The U.S. Department of Energy (DOE), Oak Ridge National Laboratory and EPB have announced the beginning of a partnership that will use Chattanooga’s smart grid as a living laboratory for testing new energy technologies.
Under the new agreement with EPB and DOE, Oak Ridge National Laboratory will apply its technical expertise in such areas as data analytics, control systems, cybersecurity and high-performance computer modeling to test new smart grid technologies and processes on the electric grid in Chattanooga, allowing EPB to further capitalize on its smart grid investment. Partially funded with $111.5 million in Recovery Act stimulus funds awarded by the Energy Department, EPB has made its distribution system more robust while improving operations with the deployment of smart grid technologies, which allow EPB to provide continued reliable electric service and respond more effectively to severe weather events.
“Our electric grid must deliver reliable, affordable, and clean electricity to consumers,” said Patricia Hoffman, Assistant Secretary for the Department of Energy’s Office of Electricity Delivery and Energy Reliability. “This new partnership will help improve our understanding of grid operations in valuable, new ways and represents another important step in moving the nation closer to the grid of the future.”
In addition to traditional laboratory simulation, testing applied science on Chattanooga’s fully operational smart grid will provide real-world understanding about the performance and ideal environments for emerging applications. Advanced analytics and data management will help EPB better leverage the data from its system’s advanced sensors to improve operations. Researchers plan to examine the benefits of advanced controls and microgrids, which have the potential for widespread deployment in distributed generation, storage and renewable systems. The collaborators also expect to use high performance computing for modeling and simulation to further broaden understanding of the system’s operations.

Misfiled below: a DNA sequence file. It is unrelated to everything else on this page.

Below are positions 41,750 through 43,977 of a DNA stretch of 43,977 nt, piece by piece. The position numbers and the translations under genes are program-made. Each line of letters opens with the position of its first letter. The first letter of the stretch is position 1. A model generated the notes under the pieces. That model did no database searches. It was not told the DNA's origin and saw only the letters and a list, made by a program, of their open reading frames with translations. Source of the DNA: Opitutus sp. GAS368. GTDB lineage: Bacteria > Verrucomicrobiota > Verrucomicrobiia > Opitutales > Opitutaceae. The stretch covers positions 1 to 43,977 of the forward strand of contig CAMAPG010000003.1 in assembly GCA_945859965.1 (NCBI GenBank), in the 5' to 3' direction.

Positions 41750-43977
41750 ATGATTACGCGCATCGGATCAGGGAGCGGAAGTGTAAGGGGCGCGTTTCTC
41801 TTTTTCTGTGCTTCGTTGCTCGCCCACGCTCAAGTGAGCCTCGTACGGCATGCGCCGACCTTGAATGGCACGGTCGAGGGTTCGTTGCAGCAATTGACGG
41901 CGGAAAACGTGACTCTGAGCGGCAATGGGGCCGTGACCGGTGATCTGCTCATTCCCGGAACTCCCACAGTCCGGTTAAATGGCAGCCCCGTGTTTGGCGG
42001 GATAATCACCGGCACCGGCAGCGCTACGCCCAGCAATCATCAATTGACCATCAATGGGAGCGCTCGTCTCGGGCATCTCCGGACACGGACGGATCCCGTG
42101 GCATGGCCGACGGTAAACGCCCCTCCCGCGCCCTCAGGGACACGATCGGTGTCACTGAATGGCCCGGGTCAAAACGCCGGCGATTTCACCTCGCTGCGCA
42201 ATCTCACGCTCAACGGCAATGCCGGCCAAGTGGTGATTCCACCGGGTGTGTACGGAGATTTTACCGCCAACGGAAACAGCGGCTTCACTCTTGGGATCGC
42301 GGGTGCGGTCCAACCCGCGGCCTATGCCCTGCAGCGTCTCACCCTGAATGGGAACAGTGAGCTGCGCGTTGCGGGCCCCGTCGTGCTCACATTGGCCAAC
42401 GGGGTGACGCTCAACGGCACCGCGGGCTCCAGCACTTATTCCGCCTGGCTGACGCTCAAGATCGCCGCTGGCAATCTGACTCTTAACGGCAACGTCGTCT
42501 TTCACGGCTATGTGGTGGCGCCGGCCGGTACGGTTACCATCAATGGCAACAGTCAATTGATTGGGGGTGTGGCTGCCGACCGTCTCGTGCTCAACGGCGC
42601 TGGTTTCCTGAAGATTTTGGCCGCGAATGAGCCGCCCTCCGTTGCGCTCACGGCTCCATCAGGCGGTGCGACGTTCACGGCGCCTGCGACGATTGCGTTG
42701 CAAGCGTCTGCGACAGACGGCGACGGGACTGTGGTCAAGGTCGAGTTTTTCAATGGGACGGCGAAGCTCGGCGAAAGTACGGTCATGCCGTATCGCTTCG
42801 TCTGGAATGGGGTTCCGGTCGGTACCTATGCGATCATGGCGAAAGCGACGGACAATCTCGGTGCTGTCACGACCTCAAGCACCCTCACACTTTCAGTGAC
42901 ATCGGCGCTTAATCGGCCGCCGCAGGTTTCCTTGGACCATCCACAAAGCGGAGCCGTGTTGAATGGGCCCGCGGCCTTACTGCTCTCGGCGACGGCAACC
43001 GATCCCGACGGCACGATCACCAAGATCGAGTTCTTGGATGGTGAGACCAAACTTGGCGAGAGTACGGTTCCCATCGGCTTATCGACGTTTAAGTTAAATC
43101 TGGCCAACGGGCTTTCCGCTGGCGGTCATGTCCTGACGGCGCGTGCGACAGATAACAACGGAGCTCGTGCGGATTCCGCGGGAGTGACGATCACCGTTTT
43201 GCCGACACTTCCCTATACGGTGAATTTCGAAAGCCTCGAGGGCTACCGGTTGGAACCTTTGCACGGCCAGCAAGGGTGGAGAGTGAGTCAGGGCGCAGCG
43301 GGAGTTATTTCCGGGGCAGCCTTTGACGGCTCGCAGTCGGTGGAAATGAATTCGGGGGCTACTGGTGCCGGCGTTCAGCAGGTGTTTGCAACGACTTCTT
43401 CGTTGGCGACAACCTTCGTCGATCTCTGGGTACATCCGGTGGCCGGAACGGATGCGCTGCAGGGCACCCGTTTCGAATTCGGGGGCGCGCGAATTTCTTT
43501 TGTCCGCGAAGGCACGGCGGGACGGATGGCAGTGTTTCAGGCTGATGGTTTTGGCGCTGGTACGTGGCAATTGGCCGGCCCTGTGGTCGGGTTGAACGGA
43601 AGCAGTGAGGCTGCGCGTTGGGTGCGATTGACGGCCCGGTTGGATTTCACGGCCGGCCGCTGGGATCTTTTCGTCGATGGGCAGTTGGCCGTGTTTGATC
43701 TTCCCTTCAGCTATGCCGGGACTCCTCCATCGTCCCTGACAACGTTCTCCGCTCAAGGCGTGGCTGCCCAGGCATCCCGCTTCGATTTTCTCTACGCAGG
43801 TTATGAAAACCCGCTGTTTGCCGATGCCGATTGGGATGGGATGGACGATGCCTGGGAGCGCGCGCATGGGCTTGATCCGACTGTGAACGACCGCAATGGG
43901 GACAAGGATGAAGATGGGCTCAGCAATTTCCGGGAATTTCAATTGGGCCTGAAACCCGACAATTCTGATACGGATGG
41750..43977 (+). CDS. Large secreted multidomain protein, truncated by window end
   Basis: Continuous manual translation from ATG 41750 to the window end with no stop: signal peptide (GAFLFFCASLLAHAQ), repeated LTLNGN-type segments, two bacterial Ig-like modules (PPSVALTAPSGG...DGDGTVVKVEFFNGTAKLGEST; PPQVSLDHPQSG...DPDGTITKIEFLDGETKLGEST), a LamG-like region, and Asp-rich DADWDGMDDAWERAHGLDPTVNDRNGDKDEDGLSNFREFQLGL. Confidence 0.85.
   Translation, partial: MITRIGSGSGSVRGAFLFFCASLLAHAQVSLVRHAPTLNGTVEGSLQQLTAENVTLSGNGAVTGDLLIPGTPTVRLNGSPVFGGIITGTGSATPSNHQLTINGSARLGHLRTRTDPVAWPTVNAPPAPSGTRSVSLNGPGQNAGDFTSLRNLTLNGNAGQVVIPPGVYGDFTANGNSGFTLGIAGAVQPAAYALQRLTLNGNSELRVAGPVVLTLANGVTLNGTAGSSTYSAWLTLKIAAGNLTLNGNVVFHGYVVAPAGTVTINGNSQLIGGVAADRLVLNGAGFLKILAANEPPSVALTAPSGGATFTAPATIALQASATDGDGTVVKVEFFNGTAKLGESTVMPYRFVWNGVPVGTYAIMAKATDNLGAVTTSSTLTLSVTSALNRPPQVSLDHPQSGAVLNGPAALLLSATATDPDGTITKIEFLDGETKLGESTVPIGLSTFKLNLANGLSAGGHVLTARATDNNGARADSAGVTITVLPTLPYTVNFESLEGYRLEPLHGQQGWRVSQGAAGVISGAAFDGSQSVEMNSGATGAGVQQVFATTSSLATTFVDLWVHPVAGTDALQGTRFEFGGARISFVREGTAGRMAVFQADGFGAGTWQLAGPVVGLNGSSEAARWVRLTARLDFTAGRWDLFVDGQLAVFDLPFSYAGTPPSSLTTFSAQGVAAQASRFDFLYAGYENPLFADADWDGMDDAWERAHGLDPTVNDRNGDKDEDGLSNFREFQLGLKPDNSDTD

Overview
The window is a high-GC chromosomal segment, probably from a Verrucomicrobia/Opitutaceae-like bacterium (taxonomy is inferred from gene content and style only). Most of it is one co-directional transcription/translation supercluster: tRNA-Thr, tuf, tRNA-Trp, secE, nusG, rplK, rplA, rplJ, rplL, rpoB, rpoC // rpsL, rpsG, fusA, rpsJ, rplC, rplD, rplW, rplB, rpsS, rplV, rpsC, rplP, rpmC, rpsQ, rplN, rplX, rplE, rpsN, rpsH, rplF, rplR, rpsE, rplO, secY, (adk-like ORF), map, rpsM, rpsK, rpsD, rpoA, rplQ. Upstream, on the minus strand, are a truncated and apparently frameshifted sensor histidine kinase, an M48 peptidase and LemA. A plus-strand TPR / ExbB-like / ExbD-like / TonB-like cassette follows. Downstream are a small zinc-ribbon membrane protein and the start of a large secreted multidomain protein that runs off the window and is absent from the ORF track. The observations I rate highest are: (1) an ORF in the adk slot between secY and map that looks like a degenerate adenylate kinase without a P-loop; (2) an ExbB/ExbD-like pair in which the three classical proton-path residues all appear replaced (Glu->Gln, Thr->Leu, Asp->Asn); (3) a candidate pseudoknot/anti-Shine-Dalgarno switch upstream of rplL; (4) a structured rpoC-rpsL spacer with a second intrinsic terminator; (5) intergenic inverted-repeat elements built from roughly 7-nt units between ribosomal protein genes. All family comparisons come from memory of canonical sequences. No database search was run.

“Chattanooga’s smart grid is ideally suited to be a live extension of ORNL’s extensive research system,” said ORNL Director Thom Mason. “The progressive nature of EPB allows for opportunities to demonstrate ORNL’s emerging technologies in Chattanooga’s real-world environment.”
Additionally, ORNL staff scientists can participate as “Engineering Scholars in Residence” to work on collaborative research projects.
The first project for the Engineering Scholars in Residence will be to write a comprehensive case study about the EPB network. This study can be used as a road map for other utilities with interest in building similar systems as well as a guide for technology development and testing.
“We find that when you put smart people together, they get even smarter. I look forward to seeing what happens when EPB’s engineering team is paired with scientists from ORNL,” said Harold DePriest, EPB’s President and CEO.
The organizations will also work together to develop strict protocols for protecting EPB customer privacy and data, ensuring that future testing of technologies does not negatively interfere with EPB’s customers’ experience.
The new partnership was formalized with the signing of a Memorandum of Understanding at EPB’s headquarters today.
ORNL is managed by UT-Battelle for the Department of Energy's Office of Science. DOE's Office of Science is the single largest supporter of basic research in the physical sciences in the United States, and is working to address some of the most pressing challenges of our time. For more information, please visit http://science.energy.gov
The Department of Energy’s Office of Electricity Delivery and Energy Reliability drives electric grid modernization and resiliency in the energy infrastructure.